All of us have heard about the La Brea tar pits in Los Angeles. But most Americans aren’t as familiar with the Canadian oil sands. Don’t feel bad if you haven’t, because these oil sands haven’t gotten a lot of attention in the mainstream media.
If you invest in oil or energy stocks, this gooey-sounding part of Canada is something you should learn more about. In fact, I can’t emphasize enough how huge of a gold mine they are and how investing in them could make you a ton of money.
Time magazine called it the “greatest buried energy treasure that could satisfy the world’s demand for petroleum for the next century.”
Northern Alberta Is Sitting on the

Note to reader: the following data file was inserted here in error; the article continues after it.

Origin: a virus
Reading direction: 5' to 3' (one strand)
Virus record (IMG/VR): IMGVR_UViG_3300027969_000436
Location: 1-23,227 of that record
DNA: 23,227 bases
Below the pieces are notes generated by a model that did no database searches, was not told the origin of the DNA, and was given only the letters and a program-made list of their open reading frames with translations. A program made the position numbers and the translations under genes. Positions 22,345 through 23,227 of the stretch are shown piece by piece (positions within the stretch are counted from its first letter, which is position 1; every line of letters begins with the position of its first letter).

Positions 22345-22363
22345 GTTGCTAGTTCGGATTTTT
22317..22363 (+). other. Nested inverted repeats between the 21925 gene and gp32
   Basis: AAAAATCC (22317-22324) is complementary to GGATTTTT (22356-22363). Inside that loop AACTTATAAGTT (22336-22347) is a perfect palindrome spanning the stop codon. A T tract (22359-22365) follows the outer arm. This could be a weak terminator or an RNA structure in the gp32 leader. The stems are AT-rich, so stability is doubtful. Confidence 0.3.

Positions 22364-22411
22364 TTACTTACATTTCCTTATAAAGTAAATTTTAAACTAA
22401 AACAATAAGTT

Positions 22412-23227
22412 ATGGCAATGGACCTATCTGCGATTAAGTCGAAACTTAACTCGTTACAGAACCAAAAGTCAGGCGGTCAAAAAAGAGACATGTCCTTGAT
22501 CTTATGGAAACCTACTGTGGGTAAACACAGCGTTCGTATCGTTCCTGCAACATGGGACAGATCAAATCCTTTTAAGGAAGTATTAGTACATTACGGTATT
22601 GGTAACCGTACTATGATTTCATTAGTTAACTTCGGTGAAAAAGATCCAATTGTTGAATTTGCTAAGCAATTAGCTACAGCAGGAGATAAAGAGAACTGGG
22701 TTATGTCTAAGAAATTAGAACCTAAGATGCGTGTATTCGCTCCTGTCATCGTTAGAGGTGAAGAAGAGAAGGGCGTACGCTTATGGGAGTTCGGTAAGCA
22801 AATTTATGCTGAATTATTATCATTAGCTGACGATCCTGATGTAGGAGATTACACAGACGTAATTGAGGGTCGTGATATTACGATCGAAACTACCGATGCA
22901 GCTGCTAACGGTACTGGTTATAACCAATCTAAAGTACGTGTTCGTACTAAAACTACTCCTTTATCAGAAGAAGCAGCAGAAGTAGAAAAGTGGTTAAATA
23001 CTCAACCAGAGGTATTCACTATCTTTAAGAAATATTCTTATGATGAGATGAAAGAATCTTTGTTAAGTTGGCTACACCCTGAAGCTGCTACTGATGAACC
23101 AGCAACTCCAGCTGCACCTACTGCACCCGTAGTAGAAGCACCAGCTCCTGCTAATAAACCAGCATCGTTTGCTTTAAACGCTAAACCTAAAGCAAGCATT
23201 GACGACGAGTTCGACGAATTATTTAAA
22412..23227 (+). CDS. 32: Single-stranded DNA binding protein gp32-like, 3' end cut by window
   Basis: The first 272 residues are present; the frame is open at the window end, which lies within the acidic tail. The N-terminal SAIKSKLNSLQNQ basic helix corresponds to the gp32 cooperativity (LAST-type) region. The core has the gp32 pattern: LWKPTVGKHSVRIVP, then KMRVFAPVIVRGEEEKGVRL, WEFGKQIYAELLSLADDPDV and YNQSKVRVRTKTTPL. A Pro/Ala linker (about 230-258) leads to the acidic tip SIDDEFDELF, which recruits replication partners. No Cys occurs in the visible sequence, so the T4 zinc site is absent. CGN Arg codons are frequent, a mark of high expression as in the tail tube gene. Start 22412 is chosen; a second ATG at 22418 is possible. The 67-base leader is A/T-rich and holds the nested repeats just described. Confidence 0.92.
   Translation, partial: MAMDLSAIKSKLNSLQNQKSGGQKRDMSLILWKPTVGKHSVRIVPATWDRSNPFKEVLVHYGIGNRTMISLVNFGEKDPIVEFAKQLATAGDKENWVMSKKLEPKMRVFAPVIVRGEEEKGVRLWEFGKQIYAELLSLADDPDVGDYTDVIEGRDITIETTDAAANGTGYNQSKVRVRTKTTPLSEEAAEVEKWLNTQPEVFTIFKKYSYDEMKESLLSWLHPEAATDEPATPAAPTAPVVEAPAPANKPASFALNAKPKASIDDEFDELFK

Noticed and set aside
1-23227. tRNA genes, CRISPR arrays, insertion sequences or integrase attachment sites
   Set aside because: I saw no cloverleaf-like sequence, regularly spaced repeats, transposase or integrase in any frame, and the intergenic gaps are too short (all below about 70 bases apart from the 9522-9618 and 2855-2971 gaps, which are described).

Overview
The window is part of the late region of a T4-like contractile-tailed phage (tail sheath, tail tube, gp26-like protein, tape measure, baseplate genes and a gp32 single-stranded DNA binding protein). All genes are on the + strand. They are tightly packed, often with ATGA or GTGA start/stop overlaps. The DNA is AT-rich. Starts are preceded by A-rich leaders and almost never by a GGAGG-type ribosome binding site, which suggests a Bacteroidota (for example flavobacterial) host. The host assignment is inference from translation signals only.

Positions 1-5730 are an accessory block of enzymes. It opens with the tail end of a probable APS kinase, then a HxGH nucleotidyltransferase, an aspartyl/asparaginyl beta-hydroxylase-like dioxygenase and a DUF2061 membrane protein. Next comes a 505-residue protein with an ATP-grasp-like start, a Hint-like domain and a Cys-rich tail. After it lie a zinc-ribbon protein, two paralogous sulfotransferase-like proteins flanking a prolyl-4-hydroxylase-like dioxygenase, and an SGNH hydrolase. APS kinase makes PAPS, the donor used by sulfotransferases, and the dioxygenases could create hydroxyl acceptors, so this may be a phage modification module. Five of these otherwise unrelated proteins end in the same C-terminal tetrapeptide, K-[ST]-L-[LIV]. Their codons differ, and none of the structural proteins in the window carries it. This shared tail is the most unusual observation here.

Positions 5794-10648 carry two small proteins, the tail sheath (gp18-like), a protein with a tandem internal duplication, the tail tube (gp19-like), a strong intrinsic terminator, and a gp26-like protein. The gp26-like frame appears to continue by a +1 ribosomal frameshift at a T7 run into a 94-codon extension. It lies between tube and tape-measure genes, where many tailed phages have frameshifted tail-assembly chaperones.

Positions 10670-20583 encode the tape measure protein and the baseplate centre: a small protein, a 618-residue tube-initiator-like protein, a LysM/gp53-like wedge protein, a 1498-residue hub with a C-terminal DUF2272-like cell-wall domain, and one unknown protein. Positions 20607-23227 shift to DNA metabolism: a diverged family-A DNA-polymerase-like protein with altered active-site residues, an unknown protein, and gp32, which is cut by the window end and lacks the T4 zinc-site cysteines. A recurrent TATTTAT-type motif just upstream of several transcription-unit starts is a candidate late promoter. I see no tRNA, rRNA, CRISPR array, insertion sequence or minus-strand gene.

Biggest Petroleum Deposit in the World!
There are 685 million barrels of proven oil reserves in the Middle East. Meanwhile, there are 300 billion barrels of proven reserves up north …and it is estimated that another TRILLION barrels are just waiting for recovery technology to improve to make it economically viable to extract them.
That’s eight times the oil in all of Saudi Arabia!
This isn’t the type of gushing oil that made Jed Clampett rich, mind you. It’s in the form of tar sands, which resemble gooey coffee grounds.
For centuries, Native Americans used the material to seal their canoes. But the technology to extract the valuable oil has now made tar sands not only economically important but wildly profitable.
Oil sands are a combination of clay, sand, water, and bitumen, an extremely heavy form of crude oil. So instead of being pumped from the ground, the bituminous sands are dug out of the ground. Next, they’re run through a separation process that uses steam and solvents to extract the oil. The process currently recovers roughly 75% of the bitumen at an average cost of $10 a barrel.